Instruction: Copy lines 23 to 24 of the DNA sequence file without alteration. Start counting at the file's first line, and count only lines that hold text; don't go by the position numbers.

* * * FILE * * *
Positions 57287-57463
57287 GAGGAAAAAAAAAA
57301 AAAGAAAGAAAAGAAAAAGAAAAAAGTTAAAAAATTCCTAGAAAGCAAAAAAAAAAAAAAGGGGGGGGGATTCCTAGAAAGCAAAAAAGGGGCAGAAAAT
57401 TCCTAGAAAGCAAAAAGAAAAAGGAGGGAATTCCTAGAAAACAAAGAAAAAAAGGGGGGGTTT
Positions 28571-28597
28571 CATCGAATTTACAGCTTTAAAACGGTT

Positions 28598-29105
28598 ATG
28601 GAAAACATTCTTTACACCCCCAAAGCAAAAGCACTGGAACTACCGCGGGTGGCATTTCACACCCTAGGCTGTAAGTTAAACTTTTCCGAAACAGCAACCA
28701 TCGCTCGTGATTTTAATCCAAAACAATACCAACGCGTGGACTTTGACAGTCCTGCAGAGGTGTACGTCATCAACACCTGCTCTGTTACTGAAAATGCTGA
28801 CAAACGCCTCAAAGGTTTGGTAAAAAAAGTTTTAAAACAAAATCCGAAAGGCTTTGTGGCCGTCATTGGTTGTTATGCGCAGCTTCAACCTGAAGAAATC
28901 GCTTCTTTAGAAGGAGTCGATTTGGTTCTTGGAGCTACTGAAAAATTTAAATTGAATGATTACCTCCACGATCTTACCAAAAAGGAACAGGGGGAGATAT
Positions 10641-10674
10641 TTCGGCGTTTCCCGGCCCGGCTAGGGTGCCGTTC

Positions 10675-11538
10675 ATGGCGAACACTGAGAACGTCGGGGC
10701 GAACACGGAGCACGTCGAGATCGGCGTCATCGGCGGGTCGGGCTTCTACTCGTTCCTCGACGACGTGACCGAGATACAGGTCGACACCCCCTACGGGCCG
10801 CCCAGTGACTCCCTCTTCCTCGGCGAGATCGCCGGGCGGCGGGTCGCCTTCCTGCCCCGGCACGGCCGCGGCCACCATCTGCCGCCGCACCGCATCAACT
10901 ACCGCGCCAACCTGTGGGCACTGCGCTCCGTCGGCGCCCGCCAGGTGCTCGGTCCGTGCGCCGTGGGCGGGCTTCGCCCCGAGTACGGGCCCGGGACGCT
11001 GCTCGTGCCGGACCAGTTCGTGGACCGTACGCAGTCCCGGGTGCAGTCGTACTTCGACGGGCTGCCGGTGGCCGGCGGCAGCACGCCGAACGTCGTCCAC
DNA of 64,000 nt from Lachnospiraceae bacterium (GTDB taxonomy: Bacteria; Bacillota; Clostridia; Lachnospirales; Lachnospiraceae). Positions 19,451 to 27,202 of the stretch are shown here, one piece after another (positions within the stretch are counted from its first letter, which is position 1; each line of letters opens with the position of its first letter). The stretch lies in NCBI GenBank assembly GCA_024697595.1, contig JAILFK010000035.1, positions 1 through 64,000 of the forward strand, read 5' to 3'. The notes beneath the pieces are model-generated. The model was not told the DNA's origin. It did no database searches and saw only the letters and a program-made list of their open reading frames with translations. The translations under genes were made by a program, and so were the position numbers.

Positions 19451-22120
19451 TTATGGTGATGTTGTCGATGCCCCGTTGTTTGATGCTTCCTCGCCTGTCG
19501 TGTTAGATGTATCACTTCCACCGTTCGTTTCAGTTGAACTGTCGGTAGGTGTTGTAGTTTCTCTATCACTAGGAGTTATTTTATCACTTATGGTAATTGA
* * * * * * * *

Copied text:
19451 TTATGGTGATGTTGTCGATGCCCCGTTGTTTGATGCTTCCTCGCCTGTCG
19501 TGTTAGATGTATCACTTCCACCGTTCGTTTCAGTTGAACTGTCGGTAGGTGTTGTAGTTTCTCTATCACTAGGAGTTATTTTATCACTTATGGTAATTGA